I also struggle to see how we could make the thing work in our system where we have built everything thinking we would not need electric fences, so our hefty sheep fences and gates divide up a series of contiguous paddocks - the veg patch butts up against the orchard, which butts up against the pig paddock and then the east field. The sides of these paddocks which touch the property boundaries are hard up against hedges and they are commonly a mass of brambles 'outside' the good fence.

Frozen veg plot
The advice for the 'Flexinet' fencing (which is a soft 'curtain' of loose netting with the strands interwoven with the electric wires and the whole hanging from thin insulating plastic 'posts') is to hang it about a foot outside the existing paddock fencing. There, as they say, is the rub. To do it outside the orchard is to run it down my veg-plot main path, through 2 gates, then along the 'back' where a bramble thicket would need clearing, back up in the pig paddock and along the top (another path). I would also need to divide the orchard in half (temporarily and flexibly?) to keep the geese separate from the chickens. It might be possible to get a big shed which could be divided in two, geese at one end, chooks at the other, to straddle this orchard-divider. Finally, there is the height thing. The Flexinet is 1.2 m high at best (that is if you keep it taut and don't have lower loops between your posts) and my fox was happily clearing my 3-4 foot sheep fence the other day, so why is he going to run at this new fence and then stop to get a jolt off the mains before (rethinking the decision to..) go sailing over?

It's enough to turn a man to drink!
There's a lot to think about starting with whether we still want to keep chickens if we have to go to all this trouble and expense. We love them but they are relatively cheap beasts, so if I have to spend hundreds of Euro keeping them safe, should we not just be buying the eggs instead? Electric fencing is also notoriously NOT 100% fool-proof - everyone we know describes 'accidents' where they forgot to turn the fence back on after a job, or it shorted out or there was a power cut and the ravening beasts outside are said to be able to tell. They may be able to hear the clicks or sense the electric pulses, or they just try the gap just one more time and... ooh look.... I got straight through.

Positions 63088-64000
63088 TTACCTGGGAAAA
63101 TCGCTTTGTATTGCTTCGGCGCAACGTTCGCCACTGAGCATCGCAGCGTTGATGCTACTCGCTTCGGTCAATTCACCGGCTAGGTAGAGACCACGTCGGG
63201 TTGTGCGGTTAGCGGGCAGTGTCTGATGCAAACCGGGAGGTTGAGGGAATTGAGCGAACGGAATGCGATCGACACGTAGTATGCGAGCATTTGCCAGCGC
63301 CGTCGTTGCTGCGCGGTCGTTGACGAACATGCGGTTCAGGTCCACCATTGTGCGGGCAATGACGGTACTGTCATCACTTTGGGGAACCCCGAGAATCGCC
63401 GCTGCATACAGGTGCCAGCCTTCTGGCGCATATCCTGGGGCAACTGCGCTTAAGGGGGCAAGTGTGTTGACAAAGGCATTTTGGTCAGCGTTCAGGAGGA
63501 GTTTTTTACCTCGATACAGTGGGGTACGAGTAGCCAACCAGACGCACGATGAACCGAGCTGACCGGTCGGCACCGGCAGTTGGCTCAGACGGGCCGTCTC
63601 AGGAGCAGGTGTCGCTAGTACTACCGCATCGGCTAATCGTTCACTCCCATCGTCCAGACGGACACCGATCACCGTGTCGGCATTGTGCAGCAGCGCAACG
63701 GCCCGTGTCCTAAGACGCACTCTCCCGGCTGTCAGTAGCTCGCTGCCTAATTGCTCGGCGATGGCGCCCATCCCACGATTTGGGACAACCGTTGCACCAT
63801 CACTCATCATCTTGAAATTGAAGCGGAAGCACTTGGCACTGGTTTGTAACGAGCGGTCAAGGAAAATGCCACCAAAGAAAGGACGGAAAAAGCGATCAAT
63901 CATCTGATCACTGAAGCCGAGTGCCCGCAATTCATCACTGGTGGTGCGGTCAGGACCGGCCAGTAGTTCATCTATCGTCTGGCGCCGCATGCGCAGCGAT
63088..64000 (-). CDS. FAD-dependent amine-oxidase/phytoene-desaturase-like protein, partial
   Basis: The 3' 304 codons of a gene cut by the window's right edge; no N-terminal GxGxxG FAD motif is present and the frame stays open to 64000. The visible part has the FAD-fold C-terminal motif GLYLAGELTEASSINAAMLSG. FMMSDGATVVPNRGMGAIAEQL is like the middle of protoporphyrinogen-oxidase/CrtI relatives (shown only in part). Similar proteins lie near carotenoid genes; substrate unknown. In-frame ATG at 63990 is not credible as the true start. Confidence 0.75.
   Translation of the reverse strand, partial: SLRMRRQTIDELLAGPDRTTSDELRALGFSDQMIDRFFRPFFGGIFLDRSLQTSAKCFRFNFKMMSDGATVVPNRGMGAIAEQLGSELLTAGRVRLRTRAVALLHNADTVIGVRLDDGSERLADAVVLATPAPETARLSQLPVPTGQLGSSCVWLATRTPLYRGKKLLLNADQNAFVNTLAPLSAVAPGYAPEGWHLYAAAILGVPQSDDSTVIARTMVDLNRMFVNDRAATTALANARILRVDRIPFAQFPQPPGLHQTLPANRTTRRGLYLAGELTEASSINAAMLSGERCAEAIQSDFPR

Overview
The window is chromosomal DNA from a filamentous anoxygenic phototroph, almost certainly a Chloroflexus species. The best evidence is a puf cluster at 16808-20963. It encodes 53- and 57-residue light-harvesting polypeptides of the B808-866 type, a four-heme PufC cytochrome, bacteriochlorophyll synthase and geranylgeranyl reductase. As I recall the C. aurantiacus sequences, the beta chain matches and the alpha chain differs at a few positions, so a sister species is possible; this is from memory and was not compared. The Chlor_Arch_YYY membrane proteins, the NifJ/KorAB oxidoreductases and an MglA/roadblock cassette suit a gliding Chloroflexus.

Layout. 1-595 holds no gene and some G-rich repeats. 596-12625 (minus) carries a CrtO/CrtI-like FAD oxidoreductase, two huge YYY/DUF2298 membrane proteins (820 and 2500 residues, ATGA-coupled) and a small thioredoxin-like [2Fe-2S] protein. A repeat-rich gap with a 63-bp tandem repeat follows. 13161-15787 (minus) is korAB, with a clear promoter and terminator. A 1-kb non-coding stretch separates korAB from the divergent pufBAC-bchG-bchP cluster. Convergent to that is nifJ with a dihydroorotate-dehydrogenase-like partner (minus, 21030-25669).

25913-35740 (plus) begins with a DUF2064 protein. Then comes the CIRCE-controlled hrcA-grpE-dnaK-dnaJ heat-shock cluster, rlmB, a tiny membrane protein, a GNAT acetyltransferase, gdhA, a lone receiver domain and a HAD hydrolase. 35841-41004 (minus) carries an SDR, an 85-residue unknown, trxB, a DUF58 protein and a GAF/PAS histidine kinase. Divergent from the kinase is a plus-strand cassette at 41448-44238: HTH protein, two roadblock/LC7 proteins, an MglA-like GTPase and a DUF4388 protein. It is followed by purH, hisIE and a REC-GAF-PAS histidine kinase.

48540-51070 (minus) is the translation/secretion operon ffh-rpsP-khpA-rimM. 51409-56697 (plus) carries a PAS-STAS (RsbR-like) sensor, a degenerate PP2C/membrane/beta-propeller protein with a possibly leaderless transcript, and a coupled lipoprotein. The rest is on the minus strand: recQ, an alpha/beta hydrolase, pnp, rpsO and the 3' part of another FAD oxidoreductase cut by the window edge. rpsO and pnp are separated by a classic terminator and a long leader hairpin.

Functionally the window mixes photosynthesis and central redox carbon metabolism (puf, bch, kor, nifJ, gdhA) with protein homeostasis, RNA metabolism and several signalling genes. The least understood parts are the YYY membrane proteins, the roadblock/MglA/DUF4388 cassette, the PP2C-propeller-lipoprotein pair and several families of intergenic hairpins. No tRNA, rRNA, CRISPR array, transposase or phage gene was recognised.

This, I sense, could run and run. For now though we have another dead fox to dispose of and a latest score this season of 4 dead chickens (3 and a head taken) vs 2 dead foxes. Dare we hope that this, for now is a 'Final Score' on this match? I am enjoying, for now anyway, a sigh of relief, but we have probably not heard the last from our red, brush-tailed chums outside the wire.


Care Towers said...

Good news on the second goal - hoping that's the end of it. Difficult to believe "luck" can extend 3 years, but I guess once they know the chooks are there, they'll keep coming back - a bit like my mice in the shed with the bird food, but on a larger scale! Here's hoping, anyway

Anne Wilson said...

The place is teaming with foxes Matt, last night on our way to friends we saw a very large fox just three fields away from your place headed your way? I guess the word is out that you have a fox MacDonald's

Matt Care said...
This comment has been removed by the author.
Matt Care said...

Too bloody true! I saw another one sneaking off out of the NE corner of our east field on Monday night as I was patrolling with the dogs prior to heading for Longford (in the snow) for 'Bee School'. Our rifle man will get his chance. Surely not MacD's though! :-) These are healthy, free range, high welfare reared foxes, fed on only the best, free range chickens. No scavenging in bins and eating peoples cast-off take-aways for these fellas.

Anne Wilson said...

They don't need other peoples 'cast of takes-aways' Matt, they have their own!

Matt Care said...

Never a dull moment!